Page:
Golf Swing Mechanics – A Simple Technique to Improve Your Downswing!

Teaching golf students the fundamentals of golf swing mechanics is a very challenging task.

A great deal of the instructor’s advice is misunderstood by their students.

Golf students could better translate their instruction on golf swing mechanics if they attach and associate imagery to the words.

In his book, “Golf Can be An Easy Game”, author Joe Novak illustrates the power and value of using imagery methodology in golf swing instruction. In the book Novak brilliantly uses imagery to better explain the golf swing mechanics of the backswing. He reduces all the complicated instruction to one simple image – the motion of a “ferris wheel”.

Novak writes;

“What actually happens in the properly executed golf shot is that the body produces or goes into a distinctive, diagonal stretch action—on the upswing and again on the downswing and follow through. This stretch action keeps the player centered on the ball at all times, whereas, a turning action takes the player off the ball on the upswing and throws them out and over the ball on the downswing. No wonder there are so many balls struck with the neck of the club (causing bad shots and broken clubs).

I think I can make myself clear on this subject of stretching versus turning by utilizing a comment made by one of my pupils. The pupil in question had a pretty good sense of footwork, but he had an excessive action with his left side on the upswing—in fact, he turned so much that he actually turned his back on the ball as he took the club away on the backswing. Such an action tended to swing the club low and around his waistline leaving him in a very difficult position from which to hit the ball.

I call his attention to this excessive turn. I pointed out the very low around the waistline position to which he was taking the club, and I also indicated his inclination to swing out and over the ball as he came through. I suggested that instead of turning he should use his body in a diagonal stretch action, which would come quite naturally on the backswing if he would learn to use his right, rather than his left, side. If he did this, the club would travel to a much more upright position and would then be higher and over and around his neck rather than low and around his hips.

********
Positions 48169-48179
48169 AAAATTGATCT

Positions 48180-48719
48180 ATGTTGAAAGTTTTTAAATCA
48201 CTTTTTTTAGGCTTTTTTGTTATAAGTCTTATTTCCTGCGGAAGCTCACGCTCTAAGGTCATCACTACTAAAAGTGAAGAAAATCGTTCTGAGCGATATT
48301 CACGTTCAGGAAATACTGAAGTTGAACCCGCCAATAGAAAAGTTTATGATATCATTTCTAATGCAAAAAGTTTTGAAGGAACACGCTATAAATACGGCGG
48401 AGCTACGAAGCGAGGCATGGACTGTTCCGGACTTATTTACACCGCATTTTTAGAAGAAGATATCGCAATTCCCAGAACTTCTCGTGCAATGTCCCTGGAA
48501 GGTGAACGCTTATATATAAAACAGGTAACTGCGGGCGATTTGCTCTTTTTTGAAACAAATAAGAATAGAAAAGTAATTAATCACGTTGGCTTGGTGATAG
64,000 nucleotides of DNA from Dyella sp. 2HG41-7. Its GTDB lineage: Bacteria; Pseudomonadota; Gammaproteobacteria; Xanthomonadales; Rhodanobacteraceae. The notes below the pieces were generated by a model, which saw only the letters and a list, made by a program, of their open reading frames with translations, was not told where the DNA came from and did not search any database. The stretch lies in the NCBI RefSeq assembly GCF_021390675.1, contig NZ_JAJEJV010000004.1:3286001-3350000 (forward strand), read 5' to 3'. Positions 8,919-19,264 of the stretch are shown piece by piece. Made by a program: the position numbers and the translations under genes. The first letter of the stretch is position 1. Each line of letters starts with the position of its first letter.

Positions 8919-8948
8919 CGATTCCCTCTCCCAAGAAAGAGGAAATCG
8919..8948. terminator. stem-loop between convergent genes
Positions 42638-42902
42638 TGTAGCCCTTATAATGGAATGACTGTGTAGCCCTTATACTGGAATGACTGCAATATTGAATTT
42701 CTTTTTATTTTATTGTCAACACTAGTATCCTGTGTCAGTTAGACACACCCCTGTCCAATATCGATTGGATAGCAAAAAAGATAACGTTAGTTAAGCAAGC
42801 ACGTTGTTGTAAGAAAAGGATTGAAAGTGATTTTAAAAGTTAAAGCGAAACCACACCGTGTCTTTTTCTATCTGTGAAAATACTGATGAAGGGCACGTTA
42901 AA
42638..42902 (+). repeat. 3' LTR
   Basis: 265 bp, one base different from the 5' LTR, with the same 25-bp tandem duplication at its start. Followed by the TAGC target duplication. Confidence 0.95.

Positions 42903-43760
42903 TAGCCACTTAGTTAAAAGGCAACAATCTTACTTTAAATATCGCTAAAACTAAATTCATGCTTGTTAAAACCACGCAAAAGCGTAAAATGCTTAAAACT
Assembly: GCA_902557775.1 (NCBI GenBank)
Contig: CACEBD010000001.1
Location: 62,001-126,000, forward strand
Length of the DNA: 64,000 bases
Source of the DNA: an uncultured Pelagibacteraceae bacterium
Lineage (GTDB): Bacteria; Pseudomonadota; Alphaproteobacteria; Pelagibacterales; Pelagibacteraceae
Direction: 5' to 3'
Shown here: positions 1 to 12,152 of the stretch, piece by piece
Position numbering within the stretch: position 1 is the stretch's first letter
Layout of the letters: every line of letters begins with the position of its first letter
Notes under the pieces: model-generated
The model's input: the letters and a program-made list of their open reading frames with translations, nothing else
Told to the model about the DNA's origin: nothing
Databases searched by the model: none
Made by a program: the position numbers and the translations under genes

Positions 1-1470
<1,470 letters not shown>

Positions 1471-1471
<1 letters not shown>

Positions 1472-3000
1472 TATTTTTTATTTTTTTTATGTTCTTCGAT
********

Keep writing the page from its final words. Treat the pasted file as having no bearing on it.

Almost before I had completed my explanation, he said, “I see, I see—you want me to get off the merry-go-round and get on the ferris wheel.”

“Yes,” I answered, “that is a very good way to explain the difference between a turning action of the body as compared to a stretching action.”

Yes, the action of the body in a golf shot is a stretch, not a turn. The action of the body on the backswing originates in the right hip. As that hip is drawn back, it involves the entire right side from hip to shoulder and it bends and contracts the right arm. At the same time it kicks and throws the left knee straight forward towards the ball. Much instruction has suggested bending the left knee sideways so that it points sideways toward a spot in front of the right toe, but that is an error and is what happens when one turns too much.”

Teaching golf swing mechanics can be just as difficult as learning golf swing mechanics! A great deal of instruction can get lost in translation.

Try using your own imagery methodology and techniques to get more out of your next golf lesson!

Check back soon for more articles and posts on golf swing mechanics!

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